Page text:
Blog from Polaris managing director Ben Pinnington
In the last post we discussed the importance of defining the ethos of your business. What drove you to set up in business, what is the change you want to see in the world. What bold message can inspire your staff and your customers.
Once this core philosophy is in place, the challenge is to find the stories that communicate your outlook regularly across your publicity and marketing. Too often companies take their story for granted and forget the excitement, the adversity overcome, and the day-to-day success stories that are driving momentum today. To stand out against rivals, with similarly strong services or products, you have to be able to tell a better story than them.
A brilliant example of a business that has disrupted a marketplace with smart, passionate story telling is the Bremont* watch brand. Set up by two brothers only 15-years ago the emotion and passion of their story has established them in a sector dominated by historic Swiss watch brands. The brothers developed a love of flying with their father who was then tragically killed in a light aircraft accident which led them to follow their passion and create watches for pilots. This story has connected with people. Bremont has gone on to embed remarkable story telling in their watches such as the watches that contains parts of a WW2 Spitfire or Bletchley Park’s code breaking equipment or the watch that withstood the Arctic or ocean depths. Bremont makes superb watches but that is not enough in the ultra competitive luxury watch market – it is Bremont’s story telling that makes the difference.
Polaris Ship Hall of Fame Instagram post
At Polaris as a small growing business we want to stand out for our achievements and how we have followed an original entrepreneurial path. One social media campaign we ran to highlight this was the Polaris ‘Ship Hall of Fame’. Here, we detailed 10 ships we’d promoted and we received more comments, likes and shares than we expected. The campaign was a breakthrough, with contacts proactively talking to us about the posts at networking events. It helped us become better understood and appreciated for our expertise in maritime and it showed the calibre of our work managing the media at major ship ceremonies with HRH Princess Anne and Sir David Attenborough. It also demonstrated our entrepreneurial ethos, how we’d followed our dream and become an exporter flying out to Oman and Spain to manage ship ceremonies. Like any small business you have to show you can punch above your weight.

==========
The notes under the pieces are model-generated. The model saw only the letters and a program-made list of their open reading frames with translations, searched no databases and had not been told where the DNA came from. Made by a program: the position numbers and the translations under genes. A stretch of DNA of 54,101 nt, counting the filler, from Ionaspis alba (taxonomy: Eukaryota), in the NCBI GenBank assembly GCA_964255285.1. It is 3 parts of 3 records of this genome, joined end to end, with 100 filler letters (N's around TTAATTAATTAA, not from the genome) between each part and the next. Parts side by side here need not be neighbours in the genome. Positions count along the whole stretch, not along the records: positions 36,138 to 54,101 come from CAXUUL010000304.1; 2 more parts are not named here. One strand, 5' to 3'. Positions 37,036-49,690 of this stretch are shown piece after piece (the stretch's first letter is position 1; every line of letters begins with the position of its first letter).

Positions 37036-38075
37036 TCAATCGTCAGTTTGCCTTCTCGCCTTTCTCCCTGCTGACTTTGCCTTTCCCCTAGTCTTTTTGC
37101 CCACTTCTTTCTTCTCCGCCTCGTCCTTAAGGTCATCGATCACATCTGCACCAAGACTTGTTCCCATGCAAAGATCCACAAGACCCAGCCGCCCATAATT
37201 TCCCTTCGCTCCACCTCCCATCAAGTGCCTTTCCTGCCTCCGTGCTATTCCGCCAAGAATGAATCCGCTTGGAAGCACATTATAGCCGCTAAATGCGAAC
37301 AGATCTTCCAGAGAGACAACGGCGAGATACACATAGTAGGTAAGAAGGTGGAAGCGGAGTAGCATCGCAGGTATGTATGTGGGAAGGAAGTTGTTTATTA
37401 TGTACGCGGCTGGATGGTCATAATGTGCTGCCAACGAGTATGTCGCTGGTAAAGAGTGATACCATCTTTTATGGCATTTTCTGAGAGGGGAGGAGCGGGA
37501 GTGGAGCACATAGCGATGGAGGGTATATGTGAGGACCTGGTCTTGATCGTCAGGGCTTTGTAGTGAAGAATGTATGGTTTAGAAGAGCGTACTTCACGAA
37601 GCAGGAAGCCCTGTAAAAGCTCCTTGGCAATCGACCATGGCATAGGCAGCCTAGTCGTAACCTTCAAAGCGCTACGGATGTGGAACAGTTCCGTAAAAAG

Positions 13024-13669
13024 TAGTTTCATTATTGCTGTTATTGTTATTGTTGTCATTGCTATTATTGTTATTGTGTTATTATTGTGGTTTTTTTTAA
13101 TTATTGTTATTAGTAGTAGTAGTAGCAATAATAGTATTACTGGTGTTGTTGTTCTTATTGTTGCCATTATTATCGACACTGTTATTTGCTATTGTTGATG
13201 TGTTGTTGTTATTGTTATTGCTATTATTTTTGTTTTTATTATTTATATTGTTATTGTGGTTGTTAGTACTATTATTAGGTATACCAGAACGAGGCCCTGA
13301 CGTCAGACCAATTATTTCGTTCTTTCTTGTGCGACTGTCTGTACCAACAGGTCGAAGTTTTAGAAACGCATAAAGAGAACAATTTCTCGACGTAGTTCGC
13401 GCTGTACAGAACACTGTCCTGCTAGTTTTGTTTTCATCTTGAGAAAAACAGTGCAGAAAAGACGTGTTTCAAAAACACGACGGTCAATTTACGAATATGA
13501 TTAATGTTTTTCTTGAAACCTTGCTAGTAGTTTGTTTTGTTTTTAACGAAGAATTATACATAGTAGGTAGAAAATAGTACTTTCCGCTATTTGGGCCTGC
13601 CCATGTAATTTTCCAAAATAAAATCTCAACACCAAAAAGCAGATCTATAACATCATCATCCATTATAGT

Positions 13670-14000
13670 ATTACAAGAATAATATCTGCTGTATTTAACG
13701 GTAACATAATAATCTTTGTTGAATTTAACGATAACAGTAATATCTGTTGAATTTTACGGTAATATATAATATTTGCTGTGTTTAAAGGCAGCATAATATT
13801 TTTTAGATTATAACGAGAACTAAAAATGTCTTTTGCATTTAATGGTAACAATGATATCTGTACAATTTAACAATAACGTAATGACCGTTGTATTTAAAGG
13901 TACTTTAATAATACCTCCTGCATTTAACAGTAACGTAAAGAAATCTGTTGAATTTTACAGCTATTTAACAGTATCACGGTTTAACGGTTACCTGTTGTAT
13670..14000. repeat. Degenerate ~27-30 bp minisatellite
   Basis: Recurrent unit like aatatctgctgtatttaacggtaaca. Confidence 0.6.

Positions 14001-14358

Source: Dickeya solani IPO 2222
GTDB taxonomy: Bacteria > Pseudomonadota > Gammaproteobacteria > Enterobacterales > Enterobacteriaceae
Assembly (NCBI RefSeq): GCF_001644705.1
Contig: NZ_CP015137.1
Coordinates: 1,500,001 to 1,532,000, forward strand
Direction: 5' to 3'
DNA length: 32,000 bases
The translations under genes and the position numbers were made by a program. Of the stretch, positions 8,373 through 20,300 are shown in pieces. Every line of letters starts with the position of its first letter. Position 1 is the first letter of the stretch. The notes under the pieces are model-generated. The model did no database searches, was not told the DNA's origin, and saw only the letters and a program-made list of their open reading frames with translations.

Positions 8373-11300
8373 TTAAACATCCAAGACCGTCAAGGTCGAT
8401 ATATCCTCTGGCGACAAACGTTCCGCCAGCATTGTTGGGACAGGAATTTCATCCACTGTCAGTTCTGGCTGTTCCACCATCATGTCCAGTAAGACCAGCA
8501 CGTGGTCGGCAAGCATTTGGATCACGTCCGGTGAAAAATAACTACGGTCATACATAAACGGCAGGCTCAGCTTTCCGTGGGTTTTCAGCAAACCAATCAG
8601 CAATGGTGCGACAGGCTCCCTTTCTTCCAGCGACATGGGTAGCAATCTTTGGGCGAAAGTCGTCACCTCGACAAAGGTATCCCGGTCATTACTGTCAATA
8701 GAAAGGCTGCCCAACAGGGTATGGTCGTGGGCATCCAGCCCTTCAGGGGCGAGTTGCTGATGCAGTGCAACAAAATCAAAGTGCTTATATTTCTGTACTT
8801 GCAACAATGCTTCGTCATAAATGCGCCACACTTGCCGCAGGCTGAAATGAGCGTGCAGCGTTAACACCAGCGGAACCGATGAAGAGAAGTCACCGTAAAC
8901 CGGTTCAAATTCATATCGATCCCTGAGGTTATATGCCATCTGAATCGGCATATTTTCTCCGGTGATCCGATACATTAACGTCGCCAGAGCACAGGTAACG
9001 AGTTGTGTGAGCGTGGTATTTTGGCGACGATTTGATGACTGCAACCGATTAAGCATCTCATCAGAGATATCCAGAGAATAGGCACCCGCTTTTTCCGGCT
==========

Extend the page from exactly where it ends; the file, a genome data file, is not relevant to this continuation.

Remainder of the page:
Our client Cammell Laird shipyard is one of the most illustrious names in global shipbuilding. It has an astonishing near 200-year history. But the key for the CEO John Syvret is to reflect the heritage back on the company as inspiration and motivation as well as celebrate the recent history and efforts of the current workforce. He memorably said in a speech at the Sir David Attenborough polar ship launch: “We have said that this Cammell Laird generation is proud of its heritage and is determined to make its own history. The launch of RSS Sir David Attenborough underpins this commitment and ambition. We are now back in the premier league of the shipbuilding world, it has been a herculean effort by all to get here.”
HMS Conqueror launch in 1969 at Cammell Laird shipyard, Birkenhead
Harnessing heritage with the present day is a key objective of a new brochure we are helping to write for Cammell Laird detailing its submarine building capabilities. The brochure will showcase the unique skills and infrastructure the company has today, but it will also tell incredible stories of submarine innovation at Cammell Laird over 100 years documenting more than 60 submarines dating back to WW1, WW2 and the Cold War, pictured. The passion that will glow through the pages of this brochure will make it so much more engaging to customers and staff than corporate platitudes – and that is the power of story telling.
The stories in your company do not need to be blockbusters but they do need to be human, authentic and relevant to your ethos. Can you capture these stories in a press release, film or on your website, social media or reception display. Do you have a new innovative product that has been bought by a well-known customer? Have you made your first sale in a major exports market like China or India? Have you expanded your premises enabling you to create jobs? Perhaps you have a long-serving dedicated employee being rewarded, or maybe you have taken on your first apprentice? Your story – and how you tell it – can make fundamental difference to your competitiveness and your ability to gain the buy-in of staff and customers.
* Reading ‘Oversubscribed’ by Daniel Priestley
* Bremont picture by Bremont
* HMS Conqueror picture PA